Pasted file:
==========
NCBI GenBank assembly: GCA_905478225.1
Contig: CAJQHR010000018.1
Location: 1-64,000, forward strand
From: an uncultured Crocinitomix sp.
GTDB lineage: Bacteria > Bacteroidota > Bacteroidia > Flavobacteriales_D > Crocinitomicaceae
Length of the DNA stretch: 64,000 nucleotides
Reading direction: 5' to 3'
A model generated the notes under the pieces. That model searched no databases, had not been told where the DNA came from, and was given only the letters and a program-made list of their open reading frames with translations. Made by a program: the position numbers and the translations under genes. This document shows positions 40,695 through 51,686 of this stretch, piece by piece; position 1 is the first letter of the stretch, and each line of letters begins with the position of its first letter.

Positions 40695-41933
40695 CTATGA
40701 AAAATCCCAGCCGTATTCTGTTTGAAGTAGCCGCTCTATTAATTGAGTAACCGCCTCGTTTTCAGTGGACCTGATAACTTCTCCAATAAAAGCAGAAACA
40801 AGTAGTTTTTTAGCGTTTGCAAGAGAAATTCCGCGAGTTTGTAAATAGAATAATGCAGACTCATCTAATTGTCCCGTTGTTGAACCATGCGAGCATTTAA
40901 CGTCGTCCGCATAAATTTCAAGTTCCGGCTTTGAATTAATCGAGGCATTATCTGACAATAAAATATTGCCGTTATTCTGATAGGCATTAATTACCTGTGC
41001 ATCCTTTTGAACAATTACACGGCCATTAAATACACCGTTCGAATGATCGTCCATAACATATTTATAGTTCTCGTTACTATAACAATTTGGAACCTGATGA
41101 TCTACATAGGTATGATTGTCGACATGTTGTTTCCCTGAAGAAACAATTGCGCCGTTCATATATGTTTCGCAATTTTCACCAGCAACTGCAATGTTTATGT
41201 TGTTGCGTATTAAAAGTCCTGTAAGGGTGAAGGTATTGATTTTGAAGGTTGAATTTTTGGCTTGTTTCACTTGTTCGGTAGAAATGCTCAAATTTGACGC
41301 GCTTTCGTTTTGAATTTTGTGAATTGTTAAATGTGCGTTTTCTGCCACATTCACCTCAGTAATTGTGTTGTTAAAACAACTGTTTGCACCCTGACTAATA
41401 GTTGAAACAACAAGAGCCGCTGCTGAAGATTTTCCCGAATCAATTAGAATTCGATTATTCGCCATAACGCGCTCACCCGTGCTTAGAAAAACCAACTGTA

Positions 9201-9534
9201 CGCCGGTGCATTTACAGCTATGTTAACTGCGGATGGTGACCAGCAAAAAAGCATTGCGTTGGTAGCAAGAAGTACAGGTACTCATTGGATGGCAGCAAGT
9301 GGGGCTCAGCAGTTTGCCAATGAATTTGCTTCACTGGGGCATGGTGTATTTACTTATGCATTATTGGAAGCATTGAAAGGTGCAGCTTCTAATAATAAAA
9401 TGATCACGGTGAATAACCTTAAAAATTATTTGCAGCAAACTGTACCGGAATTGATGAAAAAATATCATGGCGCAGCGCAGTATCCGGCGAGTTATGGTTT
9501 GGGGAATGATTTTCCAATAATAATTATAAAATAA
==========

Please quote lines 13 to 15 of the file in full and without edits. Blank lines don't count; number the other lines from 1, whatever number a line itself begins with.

40901 CGTCGTCCGCATAAATTTCAAGTTCCGGCTTTGAATTAATCGAGGCATTATCTGACAATAAAATATTGCCGTTATTCTGATAGGCATTAATTACCTGTGC
41001 ATCCTTTTGAACAATTACACGGCCATTAAATACACCGTTCGAATGATCGTCCATAACATATTTATAGTTCTCGTTACTATAACAATTTGGAACCTGATGA
41101 TCTACATAGGTATGATTGTCGACATGTTGTTTCCCTGAAGAAACAATTGCGCCGTTCATATATGTTTCGCAATTTTCACCAGCAACTGCAATGTTTATGT